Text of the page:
The Dangers vs. the Splendor of a Cruise Ship Vacation, Research Paper Example

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Research Paper

There is scarce a more enjoyable and relaxing approach to tourism than that of the cruise: it affords the passenger both the comforts and amenities of a luxury resort, and the opportunity for adventure in exotic locales. And yet, for all the splendors and benefits of the cruising industry, the hospitable and welcoming image of the industry has been tarnished by accounts of disease outbreaks on cruise liners, and the occasional harrowing story of attacks by Somali pirates in the Gulf of Aden. Despite recent media slander, numerous safety issues pertaining to cruising have been addressed and resolved, thereby enabling the cruising vacationer to enjoy an altogether safe, satisfactory, and thrilling getaway.

The modern cruising industry began with Samuel Cunard, who in 1840 sailed with 63 passengers on the 1,154-ton Britannia, a steamship, across the Atlantic Ocean (Gulliksen 342). It was the start of a new approach to maritime travel: voyaging for recreation, rather than immigration (342). The industry grew in the late 19th-early 20th centuries, though it was interrupted by World War I—and later by World War II (Brymer 214). But it was the 1970s that really marked the creation of the contemporary cruising industry, as entrepreneurs within the industry sought to increase the popularity of the concept with the public by challenging the widespread idea that cruises were only for the wealthy, and especially for retirees (Gulliksen 342). The result was a new emphasis on amenities, comforts, and fun, designed to appeal to far more people, and especially the young (342). For example, in 1982 Carnival Cruise Lines debuted the Tropicale, a 36,000-ton ship capable of accommodating 1,022 passengers—rather small by contemporary standards (342). However, the Tropicale was revolutionary: it introduced “spacious cabins, an easy-to-navigate layout, and a vibrant interior design” (342).

Today, cruising is a popular and growing industry: the Cruise Lines International Association has reported 7.2% yearly growth rates in numbers of passengers since the year 1990 (Young 114). And Brymer writes that the cruise industry is growing faster than any other segment of the leisure travel market, with over one thousand percent growth since the year 1970 (214). Since the 1970s, the cruising industry has thrived by focusing on both new, larger ships, and better service in three key areas: “’hospitality, food, and entertainment’” (Young 111). Royal Caribbean’s Allure of the Sea weighs in at 225,282 tons, and can accommodate 5,400 guests (112). In an expert review of Royal Caribbean’s Freedom of the Seas, Paloti gives the reader a tantalizing view of the amenities and comforts awaiting adventure-bound voyagers: “a surf simulator, a regulation-sized boxing ring, an interactive water park for kids and even a barbershop” (para. 2). These opportunities alone could keep the passenger amused for hours on end—but there’s much more. Other venues for fun include an “ice-skating rink, Johnny Rockets, the Promenade Café, Ben & Jerry’s,” and many others (para. 2). The ship also has a Latin-themed bar, Boleros, and a wine bar, Vintages (para. 5).

In another expert review, Brown reveals the delights and extraordinary comforts of Royal Caribbean’s Mariner of the Seas, including “rollerblading, playing miniature golf, relaxing in the thalassotherapy pool, catching a parade on the Royal Promenade or playing poker in the casino” (para. 2). For youngsters, the liner offers a plethora of attractions: various play rooms, “including an arcade and exclusive outdoor deck space” (para. 2). Want to eat out? No problem, there are five restaurants and a café (para. 2). The wine bar Vintages is also present, and this, Brown explains, is fashioned with the aesthetic of “a cozy wine cellar” (para. 6). The ship is the last in its class, the Voyager class, and this is a key advantage vis-à-vis its predecessors: the balconies, for example, were actually constructed outside the superstructure of the vessel itself (para. 4). This produces balconies which are, in Brown’s words, “less cavelike and more light-filled, and cabins are three feet wider and airier, as well” (para. 4). All of this, while en route to Cabo San Lucas or Puerto Vallarta, for example (para. 2).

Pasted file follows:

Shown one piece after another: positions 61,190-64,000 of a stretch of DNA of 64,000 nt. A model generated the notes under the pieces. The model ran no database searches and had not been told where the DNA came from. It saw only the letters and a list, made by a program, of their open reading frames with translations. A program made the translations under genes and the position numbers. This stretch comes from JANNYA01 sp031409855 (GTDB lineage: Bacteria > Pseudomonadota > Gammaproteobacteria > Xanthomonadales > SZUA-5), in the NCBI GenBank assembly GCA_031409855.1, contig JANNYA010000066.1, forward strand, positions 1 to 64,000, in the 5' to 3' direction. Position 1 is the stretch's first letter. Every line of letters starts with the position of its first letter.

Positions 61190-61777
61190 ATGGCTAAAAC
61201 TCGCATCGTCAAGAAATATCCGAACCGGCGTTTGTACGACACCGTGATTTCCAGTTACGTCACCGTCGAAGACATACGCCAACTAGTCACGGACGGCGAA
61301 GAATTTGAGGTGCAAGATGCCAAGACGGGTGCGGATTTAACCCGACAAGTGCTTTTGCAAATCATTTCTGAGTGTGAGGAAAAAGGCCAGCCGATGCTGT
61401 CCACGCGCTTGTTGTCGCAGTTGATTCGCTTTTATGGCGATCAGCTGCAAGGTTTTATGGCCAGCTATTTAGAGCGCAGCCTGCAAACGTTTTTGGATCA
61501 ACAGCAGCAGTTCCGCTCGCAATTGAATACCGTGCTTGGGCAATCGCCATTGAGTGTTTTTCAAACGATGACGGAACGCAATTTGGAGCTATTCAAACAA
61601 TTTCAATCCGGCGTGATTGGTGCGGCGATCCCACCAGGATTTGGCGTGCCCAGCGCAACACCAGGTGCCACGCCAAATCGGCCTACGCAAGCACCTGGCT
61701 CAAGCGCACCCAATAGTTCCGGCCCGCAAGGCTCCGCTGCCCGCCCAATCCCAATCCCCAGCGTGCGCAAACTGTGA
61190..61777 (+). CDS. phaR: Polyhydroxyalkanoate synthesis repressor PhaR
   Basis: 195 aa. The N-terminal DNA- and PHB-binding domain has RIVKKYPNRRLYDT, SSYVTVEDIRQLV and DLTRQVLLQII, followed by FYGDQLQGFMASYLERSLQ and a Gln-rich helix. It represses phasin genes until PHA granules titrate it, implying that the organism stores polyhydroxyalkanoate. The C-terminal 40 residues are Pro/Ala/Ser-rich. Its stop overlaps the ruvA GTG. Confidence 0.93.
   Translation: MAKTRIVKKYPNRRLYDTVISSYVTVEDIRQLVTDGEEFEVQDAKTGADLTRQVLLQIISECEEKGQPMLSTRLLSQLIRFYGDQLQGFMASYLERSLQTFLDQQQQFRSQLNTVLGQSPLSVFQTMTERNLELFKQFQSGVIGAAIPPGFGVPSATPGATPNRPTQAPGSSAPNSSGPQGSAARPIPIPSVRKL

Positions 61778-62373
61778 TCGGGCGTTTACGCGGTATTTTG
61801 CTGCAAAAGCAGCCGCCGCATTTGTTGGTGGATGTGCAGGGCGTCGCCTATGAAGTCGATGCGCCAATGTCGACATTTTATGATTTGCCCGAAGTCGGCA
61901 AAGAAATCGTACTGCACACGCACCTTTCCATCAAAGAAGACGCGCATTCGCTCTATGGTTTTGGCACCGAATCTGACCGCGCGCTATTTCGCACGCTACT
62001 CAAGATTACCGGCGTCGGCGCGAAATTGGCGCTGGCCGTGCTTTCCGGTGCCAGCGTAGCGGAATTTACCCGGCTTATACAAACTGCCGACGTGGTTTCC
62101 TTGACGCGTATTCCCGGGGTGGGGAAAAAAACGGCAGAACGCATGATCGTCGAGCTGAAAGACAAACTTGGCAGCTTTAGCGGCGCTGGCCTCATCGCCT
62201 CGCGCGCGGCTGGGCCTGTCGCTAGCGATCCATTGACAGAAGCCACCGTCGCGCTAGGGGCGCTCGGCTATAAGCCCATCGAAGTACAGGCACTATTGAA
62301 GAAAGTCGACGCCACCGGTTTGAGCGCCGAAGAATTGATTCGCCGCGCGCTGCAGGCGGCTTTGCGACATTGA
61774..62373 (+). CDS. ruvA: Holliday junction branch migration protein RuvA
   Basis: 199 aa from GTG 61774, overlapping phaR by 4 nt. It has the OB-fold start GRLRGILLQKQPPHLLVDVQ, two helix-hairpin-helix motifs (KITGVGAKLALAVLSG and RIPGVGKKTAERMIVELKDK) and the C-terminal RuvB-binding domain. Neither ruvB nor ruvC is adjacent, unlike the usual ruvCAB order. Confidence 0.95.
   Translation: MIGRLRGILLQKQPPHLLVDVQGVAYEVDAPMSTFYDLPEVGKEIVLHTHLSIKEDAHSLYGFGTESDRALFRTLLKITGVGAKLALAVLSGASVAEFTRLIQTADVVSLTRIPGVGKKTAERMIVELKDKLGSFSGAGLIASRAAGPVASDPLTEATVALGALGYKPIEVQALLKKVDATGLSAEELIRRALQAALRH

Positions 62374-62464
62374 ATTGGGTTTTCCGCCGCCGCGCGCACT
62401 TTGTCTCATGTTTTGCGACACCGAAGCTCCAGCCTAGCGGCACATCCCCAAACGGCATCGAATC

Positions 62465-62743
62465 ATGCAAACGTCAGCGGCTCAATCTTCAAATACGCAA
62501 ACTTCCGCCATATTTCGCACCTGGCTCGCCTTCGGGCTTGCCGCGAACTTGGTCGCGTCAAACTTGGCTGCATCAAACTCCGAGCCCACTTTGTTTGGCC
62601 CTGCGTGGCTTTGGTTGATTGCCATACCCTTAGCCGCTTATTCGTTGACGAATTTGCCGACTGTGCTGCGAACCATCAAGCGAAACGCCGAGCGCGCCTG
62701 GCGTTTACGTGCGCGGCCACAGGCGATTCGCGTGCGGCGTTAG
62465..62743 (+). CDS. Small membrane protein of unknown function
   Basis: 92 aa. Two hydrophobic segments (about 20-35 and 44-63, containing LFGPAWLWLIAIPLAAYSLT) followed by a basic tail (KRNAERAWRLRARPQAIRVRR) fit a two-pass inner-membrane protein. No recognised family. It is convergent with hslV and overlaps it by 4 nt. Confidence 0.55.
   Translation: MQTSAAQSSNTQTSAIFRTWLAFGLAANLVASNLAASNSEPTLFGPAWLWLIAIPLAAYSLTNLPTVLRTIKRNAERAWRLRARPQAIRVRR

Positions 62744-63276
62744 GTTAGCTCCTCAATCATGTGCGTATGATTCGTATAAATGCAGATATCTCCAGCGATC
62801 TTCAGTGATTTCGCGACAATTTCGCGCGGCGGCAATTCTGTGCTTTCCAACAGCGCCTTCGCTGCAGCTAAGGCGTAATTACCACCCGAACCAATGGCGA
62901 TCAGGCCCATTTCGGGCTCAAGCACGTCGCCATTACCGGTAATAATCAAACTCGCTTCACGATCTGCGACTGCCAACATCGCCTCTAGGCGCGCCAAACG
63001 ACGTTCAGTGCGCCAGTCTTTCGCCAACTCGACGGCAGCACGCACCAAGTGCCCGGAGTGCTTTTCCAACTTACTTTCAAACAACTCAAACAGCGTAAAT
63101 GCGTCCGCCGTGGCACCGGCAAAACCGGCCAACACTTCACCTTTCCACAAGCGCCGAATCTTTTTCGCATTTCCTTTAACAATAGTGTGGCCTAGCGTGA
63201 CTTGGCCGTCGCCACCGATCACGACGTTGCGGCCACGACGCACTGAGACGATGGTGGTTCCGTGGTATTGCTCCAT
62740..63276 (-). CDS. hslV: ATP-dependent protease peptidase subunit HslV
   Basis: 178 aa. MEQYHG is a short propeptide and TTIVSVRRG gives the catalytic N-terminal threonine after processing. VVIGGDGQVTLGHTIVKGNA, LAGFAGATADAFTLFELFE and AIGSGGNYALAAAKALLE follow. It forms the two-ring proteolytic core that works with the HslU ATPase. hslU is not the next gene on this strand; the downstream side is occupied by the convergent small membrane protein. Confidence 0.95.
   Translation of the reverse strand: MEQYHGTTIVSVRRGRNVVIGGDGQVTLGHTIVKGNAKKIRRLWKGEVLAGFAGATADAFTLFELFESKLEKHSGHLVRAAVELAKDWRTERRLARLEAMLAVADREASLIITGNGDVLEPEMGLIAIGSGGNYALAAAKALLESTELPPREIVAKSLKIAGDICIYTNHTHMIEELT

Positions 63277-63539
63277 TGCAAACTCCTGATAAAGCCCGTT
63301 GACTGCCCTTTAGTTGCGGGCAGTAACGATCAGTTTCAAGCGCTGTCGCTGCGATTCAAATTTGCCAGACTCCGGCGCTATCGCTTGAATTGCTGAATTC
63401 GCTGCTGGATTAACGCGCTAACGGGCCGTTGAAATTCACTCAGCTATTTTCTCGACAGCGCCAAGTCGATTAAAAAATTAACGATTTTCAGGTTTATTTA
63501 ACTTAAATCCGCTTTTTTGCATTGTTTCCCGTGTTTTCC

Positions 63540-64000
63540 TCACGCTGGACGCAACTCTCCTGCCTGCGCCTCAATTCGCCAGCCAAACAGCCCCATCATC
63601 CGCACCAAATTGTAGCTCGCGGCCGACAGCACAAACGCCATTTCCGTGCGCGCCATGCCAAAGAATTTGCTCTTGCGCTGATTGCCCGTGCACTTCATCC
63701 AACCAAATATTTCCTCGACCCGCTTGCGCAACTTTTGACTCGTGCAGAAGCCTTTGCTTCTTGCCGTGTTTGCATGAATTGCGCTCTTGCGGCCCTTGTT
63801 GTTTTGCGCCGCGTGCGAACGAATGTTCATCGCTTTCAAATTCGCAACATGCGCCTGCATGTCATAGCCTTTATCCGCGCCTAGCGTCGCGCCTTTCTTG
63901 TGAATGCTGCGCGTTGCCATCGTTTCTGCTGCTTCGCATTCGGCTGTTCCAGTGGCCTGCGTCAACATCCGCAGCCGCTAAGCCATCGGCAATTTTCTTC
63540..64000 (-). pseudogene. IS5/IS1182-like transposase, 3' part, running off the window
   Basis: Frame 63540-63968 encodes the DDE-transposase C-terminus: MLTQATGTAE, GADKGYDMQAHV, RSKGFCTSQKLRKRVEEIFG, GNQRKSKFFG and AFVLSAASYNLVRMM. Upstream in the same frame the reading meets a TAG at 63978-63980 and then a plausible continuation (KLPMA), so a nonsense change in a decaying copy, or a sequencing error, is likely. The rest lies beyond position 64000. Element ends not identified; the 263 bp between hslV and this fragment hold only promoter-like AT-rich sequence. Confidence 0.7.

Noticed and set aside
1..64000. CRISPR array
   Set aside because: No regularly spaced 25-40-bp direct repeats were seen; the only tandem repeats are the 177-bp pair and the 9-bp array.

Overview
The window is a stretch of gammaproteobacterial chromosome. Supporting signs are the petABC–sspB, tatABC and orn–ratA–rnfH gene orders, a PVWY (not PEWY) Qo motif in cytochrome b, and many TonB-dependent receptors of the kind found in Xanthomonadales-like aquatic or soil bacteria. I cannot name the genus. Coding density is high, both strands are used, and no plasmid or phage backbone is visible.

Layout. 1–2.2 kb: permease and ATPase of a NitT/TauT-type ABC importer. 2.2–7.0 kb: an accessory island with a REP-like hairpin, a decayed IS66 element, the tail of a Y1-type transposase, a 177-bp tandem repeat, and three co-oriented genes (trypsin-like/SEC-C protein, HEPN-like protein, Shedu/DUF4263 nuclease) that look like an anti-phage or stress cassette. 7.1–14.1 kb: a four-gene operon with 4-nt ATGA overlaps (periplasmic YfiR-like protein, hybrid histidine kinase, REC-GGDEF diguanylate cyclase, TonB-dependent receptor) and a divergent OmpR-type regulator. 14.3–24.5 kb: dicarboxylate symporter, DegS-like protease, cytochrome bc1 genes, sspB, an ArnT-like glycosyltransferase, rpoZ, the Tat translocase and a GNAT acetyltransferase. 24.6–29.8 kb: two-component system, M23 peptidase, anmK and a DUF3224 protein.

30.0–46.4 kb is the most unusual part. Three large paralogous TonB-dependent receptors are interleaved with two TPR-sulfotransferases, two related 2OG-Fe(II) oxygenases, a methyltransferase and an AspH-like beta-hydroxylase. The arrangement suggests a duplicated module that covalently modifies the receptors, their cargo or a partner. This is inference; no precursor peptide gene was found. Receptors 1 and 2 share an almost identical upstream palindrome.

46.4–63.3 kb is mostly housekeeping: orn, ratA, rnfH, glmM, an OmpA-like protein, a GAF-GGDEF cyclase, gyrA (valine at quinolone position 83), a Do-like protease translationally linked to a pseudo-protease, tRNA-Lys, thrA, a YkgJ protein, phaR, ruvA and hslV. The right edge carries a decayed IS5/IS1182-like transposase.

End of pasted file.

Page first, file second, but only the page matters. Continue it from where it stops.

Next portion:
As for destinations, the outlook could not be better: in fact, the prospective voyager has any number of adventure-filled and exciting locales to choose from. The official website of the Cruise Lines International Association (CLIA), Inc. lists destinations from Africa to Alaska, as well as Antarctica, Australia and New Zealand, Bahamas and the Caribbean, Bermuda, Central America, Mexico, the Pacific islands, and many more (“Destinations”). An Antarctic cruise, for example, offers the passenger a chance to see the spell-binding beauty of this ice-locked continent, and to encounter a whole host of the wildlife for which this land is so famous: “gentoo and chinstrap penguins; crabeater, Weddell and leopard seals; humpback and killer whales; and kelp gulls and nesting Antarctic terns” (CLIA “Antarctica” para. 1). For the traveler who would prefer to sunbathe, surf and snorkel, the Bahamas and the Caribbean offer sun-kissed beaches, waves, and sea life, not to mention diverse local cultures, nightlife, golfing, and incredible shopping opportunities (CLIA “Bahamas & Caribbean”). Mexico offers bountiful cruise opportunities as well: the Pacific port city of Puerto Vallarta, for example, a popular tourist destination which boasts a warm and tropical climate, a politically stable and friendly environment, and tourist activities ranging from sightseeing to surfing, and from the natural beauty of the Marieta Islands to the nightlife of the city itself (VisitPuertoVallarta “Travel Facts”, “Unique Places”). The isles of the Pacific offer another chance to experience a tropical Eden: thousands upon thousands of island paradises, replete with chances to surf, sunbathe, see coral reefs, experience the friendly local hospitality of Polynesian cultures, golf, and whale-watch (CLIA “Hawaii, Polynesia, Tahiti, & The South Pacific”). Raft the Upper Navua River in Fiji, and discover “a pristine tropical wilderness” as well as indigenous highland Fijian culture (Travelscene, “Fji Sightseeing and Excursions”). Or try Tahiti: the bustling, cosmopolitan city of Papeete, with its French wines and local jewelry, fabrics, and crafts (CruiseCritic “Tahiti Overview” para. 3).